Etta probably assisted in robberies throughout the trio’s travels, but there is no evidence that she joined them in Bolivia. In 1908, the now famous shootout occurred, and here is where the greatest mystery lies. Two men were indeed killed that day (and a Bolivian soldier). However, the bodies were never confirmed to be those of Butch and Sundance. Exhumations proved inconclusive. The film’s portrayal of the shootout is much more grand than what actually took place. Goldman and Hill created a story that an entire army of Bolivian soldiers stormed a courtyard to take them down. But what is commonly believed to be the truth was that only four men (an army captain, two soldiers, and a local sheriff) engaged in the firefight, leaving both bandits dead. But who did they kill? Historians Dan Buck and Anne Meadows believe it was probably Butch and Sundance, but how does one account for the dozens of witnesses who insist they have seen Butch into the early 1940s? That list includes close friends and relatives. These believers also claim that Harry Longabaugh and Etta Place lived for many more years in Mexico City. While some were undoubtedly duped by a Cassidy imposter by the name of William T. Phillips, the testimonies still support the fact that many other witnesses believed they had seen and spoken to Cassidy years after 1908.
When the film premiered, it was subjected to scathing reviews. The New York Times critic Vincent Canby said, “…it might have been funny if you’d never seen a movie before.” And even worse, Time Magazine chimed in with this: “Every character, every scene, is marred by the film’s double view, which oscillates between sympathy and farce.” But audiences identified with the story and its characters, propelling it to outstanding box office numbers, and the Academy recognized it with seven nominations, including four wins. Theories would arise that the film was actually an allegory to Vietnam—that the super posse was Lyndon Johnson and Richard Nixon hunting down young Americans to fight. Goldman was “staggered” when he heard those claims. In any case, it would become part of the popular culture because it wasn’t like westerns of years past. “The picture was designed for a contemporary feel,” said George Roy Hill just after completing the film. “The characters are modern rather than traditional in approach and temperament, and Bill’s dialogue isn’t actually anachronistic—it has a very contemporary rhythm and sound to it, and we didn’t want a traditional western score.”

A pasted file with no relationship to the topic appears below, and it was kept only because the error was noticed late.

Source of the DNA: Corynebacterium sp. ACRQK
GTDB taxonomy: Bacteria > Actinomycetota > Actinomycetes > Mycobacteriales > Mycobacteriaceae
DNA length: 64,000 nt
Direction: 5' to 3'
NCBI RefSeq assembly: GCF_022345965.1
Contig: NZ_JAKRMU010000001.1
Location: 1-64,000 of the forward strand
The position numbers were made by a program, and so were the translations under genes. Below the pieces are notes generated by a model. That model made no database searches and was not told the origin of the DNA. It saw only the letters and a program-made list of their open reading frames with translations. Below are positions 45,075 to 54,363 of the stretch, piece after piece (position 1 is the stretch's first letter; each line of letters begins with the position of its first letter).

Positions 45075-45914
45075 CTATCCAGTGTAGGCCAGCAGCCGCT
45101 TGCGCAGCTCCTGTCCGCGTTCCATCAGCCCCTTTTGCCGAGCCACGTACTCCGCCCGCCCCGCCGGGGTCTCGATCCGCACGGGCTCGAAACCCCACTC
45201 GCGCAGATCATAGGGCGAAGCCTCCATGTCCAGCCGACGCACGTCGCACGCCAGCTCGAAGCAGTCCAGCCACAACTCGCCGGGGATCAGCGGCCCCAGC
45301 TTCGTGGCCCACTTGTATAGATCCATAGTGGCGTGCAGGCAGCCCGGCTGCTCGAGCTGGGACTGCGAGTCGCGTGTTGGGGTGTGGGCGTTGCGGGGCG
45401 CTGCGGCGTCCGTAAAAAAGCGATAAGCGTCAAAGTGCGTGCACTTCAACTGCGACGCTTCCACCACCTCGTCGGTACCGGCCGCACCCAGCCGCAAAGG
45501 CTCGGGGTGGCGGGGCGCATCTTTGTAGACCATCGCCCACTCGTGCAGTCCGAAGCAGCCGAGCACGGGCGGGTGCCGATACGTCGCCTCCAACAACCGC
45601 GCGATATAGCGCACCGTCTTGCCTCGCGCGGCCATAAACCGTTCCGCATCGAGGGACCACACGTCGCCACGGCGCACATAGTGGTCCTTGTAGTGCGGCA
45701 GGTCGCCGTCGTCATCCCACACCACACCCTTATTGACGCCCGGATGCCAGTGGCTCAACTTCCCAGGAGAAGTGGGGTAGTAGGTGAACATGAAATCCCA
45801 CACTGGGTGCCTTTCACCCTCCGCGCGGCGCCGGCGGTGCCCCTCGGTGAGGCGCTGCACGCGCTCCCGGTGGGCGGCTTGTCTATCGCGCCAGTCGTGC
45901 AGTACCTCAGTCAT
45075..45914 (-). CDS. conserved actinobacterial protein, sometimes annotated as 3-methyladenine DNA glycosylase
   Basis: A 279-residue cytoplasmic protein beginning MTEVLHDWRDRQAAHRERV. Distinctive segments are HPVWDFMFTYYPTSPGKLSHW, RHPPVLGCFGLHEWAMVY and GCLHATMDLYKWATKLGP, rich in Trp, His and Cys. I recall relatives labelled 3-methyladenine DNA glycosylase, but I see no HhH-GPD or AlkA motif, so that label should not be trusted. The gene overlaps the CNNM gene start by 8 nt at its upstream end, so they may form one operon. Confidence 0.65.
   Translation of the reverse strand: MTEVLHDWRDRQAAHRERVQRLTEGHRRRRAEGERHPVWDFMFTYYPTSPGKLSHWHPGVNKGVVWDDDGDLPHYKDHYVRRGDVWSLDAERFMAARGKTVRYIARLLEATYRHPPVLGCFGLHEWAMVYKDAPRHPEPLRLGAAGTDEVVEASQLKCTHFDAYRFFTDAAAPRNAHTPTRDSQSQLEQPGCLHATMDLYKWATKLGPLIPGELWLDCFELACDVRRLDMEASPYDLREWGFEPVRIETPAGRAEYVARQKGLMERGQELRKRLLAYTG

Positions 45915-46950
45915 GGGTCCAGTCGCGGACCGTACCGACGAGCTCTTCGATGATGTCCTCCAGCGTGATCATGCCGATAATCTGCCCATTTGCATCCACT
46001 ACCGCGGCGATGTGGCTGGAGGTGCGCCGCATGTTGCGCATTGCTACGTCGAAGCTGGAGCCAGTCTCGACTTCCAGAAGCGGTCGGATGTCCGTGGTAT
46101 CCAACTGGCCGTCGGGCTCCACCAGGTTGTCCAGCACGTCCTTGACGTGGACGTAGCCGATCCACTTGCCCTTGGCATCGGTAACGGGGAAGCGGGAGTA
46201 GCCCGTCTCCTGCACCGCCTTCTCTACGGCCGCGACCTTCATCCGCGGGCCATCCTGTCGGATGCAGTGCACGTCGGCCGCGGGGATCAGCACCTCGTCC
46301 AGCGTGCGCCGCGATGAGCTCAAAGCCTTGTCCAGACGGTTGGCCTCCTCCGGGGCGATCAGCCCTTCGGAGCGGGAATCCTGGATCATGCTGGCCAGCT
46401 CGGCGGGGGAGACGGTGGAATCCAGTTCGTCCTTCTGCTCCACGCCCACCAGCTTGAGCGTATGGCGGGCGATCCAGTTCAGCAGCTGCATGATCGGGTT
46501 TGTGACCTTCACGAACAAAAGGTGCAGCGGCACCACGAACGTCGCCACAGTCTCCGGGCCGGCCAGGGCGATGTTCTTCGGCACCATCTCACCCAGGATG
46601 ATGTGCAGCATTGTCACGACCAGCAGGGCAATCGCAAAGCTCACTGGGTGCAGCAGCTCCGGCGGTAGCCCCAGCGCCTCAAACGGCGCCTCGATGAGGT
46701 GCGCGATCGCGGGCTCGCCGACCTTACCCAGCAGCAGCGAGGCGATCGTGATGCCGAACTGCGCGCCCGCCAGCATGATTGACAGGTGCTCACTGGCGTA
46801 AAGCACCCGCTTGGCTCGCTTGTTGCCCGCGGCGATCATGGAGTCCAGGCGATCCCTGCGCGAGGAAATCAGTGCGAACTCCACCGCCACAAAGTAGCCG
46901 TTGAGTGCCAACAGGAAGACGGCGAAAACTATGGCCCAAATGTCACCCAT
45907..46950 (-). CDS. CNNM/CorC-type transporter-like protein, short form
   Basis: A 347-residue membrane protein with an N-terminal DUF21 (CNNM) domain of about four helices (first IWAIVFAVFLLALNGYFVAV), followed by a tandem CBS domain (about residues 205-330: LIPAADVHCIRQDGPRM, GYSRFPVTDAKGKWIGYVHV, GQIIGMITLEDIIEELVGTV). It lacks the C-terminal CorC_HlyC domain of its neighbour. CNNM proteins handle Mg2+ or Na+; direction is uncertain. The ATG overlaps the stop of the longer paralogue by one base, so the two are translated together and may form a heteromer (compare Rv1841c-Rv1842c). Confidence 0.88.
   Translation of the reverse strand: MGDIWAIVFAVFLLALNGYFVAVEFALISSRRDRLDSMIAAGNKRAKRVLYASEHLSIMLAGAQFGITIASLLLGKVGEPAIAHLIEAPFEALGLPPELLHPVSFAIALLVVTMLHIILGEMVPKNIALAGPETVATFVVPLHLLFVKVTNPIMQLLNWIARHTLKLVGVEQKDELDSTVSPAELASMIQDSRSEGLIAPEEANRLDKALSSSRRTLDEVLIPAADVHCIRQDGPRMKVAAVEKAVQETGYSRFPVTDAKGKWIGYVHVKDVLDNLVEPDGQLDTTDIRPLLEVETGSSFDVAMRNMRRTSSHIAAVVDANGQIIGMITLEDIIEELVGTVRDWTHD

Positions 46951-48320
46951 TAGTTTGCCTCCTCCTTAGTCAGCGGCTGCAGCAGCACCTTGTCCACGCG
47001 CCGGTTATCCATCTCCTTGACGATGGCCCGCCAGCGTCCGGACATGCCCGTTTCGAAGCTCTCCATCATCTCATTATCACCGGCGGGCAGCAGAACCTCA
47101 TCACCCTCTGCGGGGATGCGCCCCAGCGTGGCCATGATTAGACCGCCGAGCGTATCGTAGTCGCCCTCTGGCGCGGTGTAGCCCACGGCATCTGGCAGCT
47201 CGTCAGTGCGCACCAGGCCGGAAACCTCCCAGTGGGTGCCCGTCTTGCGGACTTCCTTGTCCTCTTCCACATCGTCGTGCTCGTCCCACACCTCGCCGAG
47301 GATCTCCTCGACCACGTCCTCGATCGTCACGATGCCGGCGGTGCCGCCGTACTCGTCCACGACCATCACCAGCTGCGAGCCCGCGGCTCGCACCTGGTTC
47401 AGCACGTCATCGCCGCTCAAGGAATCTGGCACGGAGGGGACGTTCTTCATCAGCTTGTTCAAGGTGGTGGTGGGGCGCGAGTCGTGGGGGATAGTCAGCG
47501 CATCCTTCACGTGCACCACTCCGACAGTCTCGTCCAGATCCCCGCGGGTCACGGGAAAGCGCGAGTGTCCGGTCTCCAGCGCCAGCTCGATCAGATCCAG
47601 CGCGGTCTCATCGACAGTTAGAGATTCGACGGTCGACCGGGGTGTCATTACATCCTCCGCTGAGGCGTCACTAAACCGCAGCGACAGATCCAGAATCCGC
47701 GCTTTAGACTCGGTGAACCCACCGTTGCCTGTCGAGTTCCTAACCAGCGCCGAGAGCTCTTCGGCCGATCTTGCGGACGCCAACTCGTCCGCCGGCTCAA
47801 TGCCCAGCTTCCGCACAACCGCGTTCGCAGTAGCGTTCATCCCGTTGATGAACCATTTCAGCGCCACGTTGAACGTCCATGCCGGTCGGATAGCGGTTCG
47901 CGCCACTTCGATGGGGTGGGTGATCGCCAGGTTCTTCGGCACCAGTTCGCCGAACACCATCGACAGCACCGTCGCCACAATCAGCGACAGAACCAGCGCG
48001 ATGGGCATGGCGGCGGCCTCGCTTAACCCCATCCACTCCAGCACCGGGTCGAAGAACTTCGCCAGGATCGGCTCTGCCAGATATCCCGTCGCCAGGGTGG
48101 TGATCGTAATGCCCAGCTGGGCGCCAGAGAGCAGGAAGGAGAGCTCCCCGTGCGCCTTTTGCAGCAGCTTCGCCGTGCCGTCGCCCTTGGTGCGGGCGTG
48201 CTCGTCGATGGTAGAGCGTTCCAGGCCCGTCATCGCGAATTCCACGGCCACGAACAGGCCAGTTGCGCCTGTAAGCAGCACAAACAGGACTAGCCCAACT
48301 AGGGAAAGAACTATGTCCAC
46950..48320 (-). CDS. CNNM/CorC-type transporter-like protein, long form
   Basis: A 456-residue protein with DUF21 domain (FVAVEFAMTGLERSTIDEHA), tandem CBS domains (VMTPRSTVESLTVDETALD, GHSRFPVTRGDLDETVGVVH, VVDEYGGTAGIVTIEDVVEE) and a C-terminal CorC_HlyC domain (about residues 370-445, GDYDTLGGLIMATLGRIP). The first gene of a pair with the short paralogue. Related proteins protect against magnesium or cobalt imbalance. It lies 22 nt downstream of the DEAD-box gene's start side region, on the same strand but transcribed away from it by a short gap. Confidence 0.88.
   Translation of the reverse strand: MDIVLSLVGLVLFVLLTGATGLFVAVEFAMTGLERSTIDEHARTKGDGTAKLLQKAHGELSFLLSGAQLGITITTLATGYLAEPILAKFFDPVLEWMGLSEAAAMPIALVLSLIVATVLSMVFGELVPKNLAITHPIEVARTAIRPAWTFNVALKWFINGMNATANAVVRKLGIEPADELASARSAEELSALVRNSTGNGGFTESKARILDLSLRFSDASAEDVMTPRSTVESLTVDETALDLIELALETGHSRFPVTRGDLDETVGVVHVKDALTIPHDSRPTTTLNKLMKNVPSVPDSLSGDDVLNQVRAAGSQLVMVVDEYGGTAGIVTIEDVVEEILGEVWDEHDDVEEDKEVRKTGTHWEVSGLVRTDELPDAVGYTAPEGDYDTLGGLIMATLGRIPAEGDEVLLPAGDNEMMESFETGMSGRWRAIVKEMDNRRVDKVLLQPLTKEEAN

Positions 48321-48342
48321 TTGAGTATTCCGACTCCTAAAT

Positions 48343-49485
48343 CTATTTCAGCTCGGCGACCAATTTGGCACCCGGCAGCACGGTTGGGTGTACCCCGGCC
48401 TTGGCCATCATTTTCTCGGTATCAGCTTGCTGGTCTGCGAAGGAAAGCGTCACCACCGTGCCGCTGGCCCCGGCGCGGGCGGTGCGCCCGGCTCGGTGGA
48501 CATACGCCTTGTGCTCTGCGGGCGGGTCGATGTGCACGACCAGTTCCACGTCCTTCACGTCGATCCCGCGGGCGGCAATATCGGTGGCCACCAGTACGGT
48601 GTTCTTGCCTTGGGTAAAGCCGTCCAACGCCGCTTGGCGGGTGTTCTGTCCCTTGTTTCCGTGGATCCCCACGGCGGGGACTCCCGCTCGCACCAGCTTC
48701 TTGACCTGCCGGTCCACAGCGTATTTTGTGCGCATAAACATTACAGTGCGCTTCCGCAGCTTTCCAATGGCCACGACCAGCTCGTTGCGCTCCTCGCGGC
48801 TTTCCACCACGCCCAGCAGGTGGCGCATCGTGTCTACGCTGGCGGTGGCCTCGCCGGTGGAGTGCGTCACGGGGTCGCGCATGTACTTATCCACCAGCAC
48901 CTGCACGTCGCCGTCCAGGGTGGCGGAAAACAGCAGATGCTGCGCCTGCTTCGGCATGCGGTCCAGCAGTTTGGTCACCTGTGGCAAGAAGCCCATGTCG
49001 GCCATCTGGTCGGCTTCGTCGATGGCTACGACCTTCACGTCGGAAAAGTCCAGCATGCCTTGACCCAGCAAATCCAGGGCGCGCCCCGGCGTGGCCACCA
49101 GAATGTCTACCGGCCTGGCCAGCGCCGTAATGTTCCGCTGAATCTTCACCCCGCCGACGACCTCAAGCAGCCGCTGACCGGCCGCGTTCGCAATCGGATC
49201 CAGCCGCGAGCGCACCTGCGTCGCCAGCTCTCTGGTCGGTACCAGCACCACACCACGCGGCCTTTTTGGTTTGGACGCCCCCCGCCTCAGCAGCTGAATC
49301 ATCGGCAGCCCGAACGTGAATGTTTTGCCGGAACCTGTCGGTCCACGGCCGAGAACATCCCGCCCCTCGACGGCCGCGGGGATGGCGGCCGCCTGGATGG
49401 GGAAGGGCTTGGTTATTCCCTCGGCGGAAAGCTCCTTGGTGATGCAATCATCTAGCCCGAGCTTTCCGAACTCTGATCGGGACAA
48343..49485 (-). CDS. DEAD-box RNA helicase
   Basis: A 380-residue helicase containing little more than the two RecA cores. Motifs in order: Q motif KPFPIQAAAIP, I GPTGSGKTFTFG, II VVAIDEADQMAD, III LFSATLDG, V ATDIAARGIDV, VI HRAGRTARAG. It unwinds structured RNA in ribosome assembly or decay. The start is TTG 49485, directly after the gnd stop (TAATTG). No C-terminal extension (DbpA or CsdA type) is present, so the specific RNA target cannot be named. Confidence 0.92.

Goldman and Hill were confident they were making something that closely resembled the historical record, with a few adornments thrown in for good measure. They made their share of mistakes, many of which have only been revealed in the past forty years. But the film transcended both the historical and the western genres. They were making a film for the masses—a comedic adventure with three absurd musical sequences and still a good degree of truth. “If the audiences don’t dig it,” Hill stressed, “I think I’ll go out of my f***ing mind.” Luckily for him, we dug it.